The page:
Business

Ryan Ori: Google backs off plans for retail flagship in Chicago

Google has backed off plans to open its first retail flagship store in Chicago's Fulton Market district.

The company last year was in advanced negotiations to open a store in a two-story, 14,000-square-foot space in connected brick buildings, the Tribune reported in August, citing people familiar with the deal.

But Google has walked away from the deal, and the space is now being marketed to other potential tenants by Chicago-based property owner Newcastle Ltd., according to real estate sources.

It's unclear why Mountain View, Calif.-based Google halted plans late in the leasing process, or whether a store could wind up elsewhere in Chicago or another city.

"We don't comment on rumor or speculation," spokeswoman Kayla Conti said.

One location apparently not under consideration for a store is Google's nearby Midwest headquarters building, 1KFulton.

Last year, Google confirmed it was leasing additional space on the ground floor of the former cold storage building. The company plans to use that space to train clients that use the company's cloud services, Conti said.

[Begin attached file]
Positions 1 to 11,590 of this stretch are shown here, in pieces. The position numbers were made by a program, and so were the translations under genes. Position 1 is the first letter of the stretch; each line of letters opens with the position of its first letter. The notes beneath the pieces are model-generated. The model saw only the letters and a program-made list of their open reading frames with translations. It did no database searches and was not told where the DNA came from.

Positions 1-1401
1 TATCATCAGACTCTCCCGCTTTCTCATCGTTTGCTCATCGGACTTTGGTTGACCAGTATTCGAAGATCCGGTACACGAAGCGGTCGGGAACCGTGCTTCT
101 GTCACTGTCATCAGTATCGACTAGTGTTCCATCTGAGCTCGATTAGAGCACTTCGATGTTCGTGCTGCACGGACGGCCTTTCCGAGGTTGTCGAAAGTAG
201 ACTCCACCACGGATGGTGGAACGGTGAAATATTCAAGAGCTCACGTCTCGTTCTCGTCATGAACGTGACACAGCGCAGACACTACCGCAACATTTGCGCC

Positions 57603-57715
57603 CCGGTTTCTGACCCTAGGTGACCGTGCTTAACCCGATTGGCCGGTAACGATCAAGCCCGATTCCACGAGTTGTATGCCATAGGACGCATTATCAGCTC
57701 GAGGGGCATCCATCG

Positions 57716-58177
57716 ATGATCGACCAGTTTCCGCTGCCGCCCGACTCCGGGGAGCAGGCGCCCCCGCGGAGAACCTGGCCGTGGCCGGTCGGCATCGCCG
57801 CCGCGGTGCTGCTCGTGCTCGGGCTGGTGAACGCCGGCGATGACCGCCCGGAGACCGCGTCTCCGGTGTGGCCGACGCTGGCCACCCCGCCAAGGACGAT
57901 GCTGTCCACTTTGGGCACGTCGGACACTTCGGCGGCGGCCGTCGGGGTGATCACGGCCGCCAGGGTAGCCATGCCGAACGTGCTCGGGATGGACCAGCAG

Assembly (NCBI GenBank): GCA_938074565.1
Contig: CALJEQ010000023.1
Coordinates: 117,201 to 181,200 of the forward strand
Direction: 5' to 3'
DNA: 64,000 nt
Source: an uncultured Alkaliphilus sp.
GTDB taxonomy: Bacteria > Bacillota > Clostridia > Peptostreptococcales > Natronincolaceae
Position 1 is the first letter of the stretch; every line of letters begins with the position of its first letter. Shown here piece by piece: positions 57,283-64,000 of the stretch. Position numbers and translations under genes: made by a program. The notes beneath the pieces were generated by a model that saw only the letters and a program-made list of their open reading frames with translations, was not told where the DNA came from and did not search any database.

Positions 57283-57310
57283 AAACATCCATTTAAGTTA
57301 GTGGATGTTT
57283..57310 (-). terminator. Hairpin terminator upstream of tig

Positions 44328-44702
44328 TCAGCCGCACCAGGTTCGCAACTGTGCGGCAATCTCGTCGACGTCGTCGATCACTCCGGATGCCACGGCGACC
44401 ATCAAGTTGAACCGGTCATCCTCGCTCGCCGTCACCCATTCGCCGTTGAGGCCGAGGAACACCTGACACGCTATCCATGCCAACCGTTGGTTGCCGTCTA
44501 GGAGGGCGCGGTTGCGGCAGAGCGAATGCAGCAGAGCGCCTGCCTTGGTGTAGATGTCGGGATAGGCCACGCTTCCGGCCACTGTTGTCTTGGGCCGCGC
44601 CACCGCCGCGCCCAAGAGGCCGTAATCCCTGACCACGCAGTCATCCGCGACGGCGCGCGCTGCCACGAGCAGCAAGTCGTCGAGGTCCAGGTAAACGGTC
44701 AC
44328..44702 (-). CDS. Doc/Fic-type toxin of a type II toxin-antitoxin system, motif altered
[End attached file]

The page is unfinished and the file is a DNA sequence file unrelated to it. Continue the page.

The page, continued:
Google has been rumored for years to be considering stores to sell hardware such as tablets, smartphones and Google Home – the company's version of Amazon Echo.

So far, though, Google has only opened short-term pop-up stores such as one that was open in Chicago at the end of 2018. Other pop-ups were in New York and London.

Newcastle's space at Randolph and Peoria streets is expected to get a boost from nearby hotels bringing foot traffic to the area, including the Soho House, the recently opened Hoxton and the Nobu hotel and restaurant expected to open this summer. Nobu is in the final stages of construction directly across the street.

"That core customer is so affluent," broker Greg Kirsch, Cushman & Wakefield's head of Midwest retail, said of the hotels' impact on retail space in the neighborhood. "I'm a huge believer in that area."

Kirsch is not involved in Google's deal or Newcastle's leasing efforts.

Newcastle president and CEO Michael Haney could not immediately be reached for comment.

Newcastle acquired the Randolph Street buildings in 2016 as part of a portfolio of properties in the area that had been owned by businesswoman Sue Gin. Newcastle bought the properties from the estate of Gin, the Flying Food Group founder who died in 2014.

The space Google eyed included the former restaurant spaces of Perez and Jaipur.

(Tribune's Ally Marotti contributed.)

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